4.5.3         Costs associated with the deployment of military personnel and equipment are eligible provided that the activities undertaken are eligible.

 

 

4.6 Program Administration Costs

4.6.1         Administration costs may include registration, damage assessment, advice to the public, municipal counseling, application and evaluation reviews and adjustments, cheque issuing, criteria monitoring and enforcement, visibility provisions and maintenance of auditable records. Costs that are incremental to normal administration activities are eligible, including the temporary hiring of supplementary staff and the leasing of temporary facilities and equipment to support the administrative function. “Temporary” means up to 12 months in most circumstances. AEMA may permit an extension in exceptional circumstances, where it can be demonstrated that a substantial continuing incremental administrative load continues to exist.

 

4.6.2         Incremental costs incurred for the provision of public information are eligible.

 

4.7 Documentation

4.7.1     Public Sector applicants must submit records where work required to restore publicly owned facilities may be separated from ongoing maintenance and other routine work. Public Sector applicants shall maintain accounts for each project showing the costs that are additional to those normally incurred.

 

4.7.2     Public Sector applicants shall identify and make available all records that will assist in determining the pre-disaster condition of the affected areas and actual expenses of response, recovery, and repair of damages.

 

4.7.3     Reasonable efforts must be made to separate all records into response and recovery expenditures.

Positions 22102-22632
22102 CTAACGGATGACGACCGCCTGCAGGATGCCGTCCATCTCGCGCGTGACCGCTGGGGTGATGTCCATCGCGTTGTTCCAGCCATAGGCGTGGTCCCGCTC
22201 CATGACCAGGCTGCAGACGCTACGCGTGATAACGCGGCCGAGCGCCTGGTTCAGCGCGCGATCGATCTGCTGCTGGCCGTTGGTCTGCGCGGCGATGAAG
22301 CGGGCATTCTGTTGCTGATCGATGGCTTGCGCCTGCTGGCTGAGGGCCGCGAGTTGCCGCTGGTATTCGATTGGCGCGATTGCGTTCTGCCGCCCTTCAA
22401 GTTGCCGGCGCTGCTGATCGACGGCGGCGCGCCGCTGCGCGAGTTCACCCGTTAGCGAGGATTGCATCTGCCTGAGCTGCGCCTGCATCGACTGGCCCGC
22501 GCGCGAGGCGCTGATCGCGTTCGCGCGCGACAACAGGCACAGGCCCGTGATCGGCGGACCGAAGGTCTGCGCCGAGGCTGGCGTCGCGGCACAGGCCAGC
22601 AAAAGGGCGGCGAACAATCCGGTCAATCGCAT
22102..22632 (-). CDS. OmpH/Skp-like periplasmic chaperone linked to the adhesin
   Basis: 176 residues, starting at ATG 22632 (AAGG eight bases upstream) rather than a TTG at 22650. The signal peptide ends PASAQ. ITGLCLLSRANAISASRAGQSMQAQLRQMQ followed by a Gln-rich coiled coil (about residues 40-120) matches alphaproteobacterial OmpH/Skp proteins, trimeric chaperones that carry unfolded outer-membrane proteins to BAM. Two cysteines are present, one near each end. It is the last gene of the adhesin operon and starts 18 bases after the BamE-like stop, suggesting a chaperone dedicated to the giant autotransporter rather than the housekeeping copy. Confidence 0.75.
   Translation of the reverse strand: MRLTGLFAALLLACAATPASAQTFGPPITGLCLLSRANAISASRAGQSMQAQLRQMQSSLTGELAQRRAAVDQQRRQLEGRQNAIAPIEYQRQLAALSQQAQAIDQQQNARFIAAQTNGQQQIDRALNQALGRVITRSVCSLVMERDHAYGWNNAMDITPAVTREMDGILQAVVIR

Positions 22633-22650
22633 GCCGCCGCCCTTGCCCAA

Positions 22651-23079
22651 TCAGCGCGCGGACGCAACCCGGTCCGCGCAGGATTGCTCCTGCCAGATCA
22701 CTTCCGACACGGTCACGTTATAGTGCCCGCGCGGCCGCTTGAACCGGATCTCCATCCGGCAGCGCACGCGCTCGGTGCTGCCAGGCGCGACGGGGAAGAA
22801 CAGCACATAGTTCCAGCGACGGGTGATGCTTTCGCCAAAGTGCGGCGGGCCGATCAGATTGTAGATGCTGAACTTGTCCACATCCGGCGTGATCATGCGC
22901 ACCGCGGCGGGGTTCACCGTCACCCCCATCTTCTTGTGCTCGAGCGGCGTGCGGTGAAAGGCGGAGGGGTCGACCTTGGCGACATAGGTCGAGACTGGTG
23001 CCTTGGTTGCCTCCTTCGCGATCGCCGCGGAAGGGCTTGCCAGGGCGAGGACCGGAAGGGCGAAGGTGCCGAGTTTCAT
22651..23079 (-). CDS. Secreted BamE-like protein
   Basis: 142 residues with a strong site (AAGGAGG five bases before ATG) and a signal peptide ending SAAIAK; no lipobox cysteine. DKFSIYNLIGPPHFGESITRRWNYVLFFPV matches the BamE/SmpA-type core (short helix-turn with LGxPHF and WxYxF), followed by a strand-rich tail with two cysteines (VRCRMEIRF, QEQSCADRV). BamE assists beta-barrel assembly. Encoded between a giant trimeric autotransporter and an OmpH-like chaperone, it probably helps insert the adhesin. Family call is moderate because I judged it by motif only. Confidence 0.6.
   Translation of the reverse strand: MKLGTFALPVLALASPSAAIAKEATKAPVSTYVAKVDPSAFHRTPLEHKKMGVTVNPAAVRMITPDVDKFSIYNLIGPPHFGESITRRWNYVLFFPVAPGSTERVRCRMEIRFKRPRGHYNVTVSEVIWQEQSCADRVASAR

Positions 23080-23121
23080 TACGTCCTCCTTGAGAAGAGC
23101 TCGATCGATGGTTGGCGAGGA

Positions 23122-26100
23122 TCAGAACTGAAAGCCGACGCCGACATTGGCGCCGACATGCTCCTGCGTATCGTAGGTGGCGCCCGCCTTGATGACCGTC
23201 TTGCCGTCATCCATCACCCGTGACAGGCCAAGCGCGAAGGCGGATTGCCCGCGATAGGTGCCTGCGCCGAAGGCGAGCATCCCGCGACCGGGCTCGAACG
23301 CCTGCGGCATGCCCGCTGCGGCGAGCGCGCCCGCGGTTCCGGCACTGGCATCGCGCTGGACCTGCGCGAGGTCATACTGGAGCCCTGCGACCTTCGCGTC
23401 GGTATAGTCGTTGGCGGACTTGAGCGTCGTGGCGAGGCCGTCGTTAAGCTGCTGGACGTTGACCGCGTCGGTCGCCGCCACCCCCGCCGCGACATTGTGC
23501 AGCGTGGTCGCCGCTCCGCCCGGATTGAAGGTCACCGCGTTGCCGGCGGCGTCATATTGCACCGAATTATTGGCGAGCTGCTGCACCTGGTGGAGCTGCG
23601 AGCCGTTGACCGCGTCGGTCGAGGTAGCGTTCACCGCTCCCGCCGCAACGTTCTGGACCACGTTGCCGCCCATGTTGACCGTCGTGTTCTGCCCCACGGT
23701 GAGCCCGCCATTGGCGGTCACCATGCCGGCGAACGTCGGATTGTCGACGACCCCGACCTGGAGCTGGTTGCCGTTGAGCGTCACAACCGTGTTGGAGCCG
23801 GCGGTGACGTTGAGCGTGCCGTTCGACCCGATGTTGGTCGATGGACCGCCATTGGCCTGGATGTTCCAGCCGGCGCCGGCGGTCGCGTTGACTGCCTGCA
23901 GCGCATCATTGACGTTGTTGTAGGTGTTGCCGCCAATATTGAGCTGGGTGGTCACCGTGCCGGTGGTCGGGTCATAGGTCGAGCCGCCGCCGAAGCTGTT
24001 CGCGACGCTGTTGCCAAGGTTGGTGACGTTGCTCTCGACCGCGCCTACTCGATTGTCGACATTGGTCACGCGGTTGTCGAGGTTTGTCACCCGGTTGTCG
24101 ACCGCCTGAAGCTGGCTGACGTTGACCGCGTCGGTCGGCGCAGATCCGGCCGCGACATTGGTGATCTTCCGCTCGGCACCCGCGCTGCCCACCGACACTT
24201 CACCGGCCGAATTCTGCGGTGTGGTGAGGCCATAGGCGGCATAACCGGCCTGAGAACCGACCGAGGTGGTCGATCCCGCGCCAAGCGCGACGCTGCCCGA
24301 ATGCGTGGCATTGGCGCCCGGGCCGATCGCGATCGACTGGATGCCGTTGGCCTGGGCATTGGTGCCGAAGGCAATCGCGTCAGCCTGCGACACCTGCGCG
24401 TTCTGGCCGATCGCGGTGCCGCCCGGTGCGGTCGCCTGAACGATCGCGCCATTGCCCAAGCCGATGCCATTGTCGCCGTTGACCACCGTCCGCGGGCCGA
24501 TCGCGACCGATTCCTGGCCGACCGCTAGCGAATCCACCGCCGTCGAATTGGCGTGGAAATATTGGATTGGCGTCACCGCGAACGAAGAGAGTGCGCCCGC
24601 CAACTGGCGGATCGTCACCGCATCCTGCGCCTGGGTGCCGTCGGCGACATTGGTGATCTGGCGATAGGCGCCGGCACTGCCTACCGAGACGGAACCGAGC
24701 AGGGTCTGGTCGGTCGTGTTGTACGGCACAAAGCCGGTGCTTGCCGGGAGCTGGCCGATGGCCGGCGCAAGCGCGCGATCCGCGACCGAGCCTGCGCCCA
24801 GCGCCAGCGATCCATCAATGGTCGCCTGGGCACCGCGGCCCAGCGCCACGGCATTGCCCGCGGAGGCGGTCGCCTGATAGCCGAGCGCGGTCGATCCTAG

4.7.4     Provincial government department applicants, with respect to provincial works started in the immediate post-disaster period where there is no time to obtain detailed estimates, should submit records which provide:

a)       damage estimates certified by a professional engineer to represent only the cost of returning the works to pre-disaster condition (unless a mandatory standard or regulation requires that there be enhancements);

b)      a determination of appropriate rates for labour materials and equipment;

c)       a broad estimate of the cost, including labour, materials and equipment; and

d)      the actual cost records by project/location indicating labour, material, and equipment charges upon completion of the work.

4.7.5      Municipal, Métis Settlement, and First Nation applicants, with respect to municipal works, should submit records which provide:

a)       damage estimates certified by a professional engineer to represent only the cost of returning the works to pre-disaster condition (unless a mandatory standard or regulation requires that there be enhancements), ensuring that the costs for routine maintenance and improvements are not incorporated; and

b)      a determination of appropriate rates of labour, material and equipment.

4.7.6      DRP will verify the estimate of cost to repair the damage to pre-disaster functional condition, ensuring that the costs for routine maintenance and improvements are not incorporated, and will confirm that work has been completed.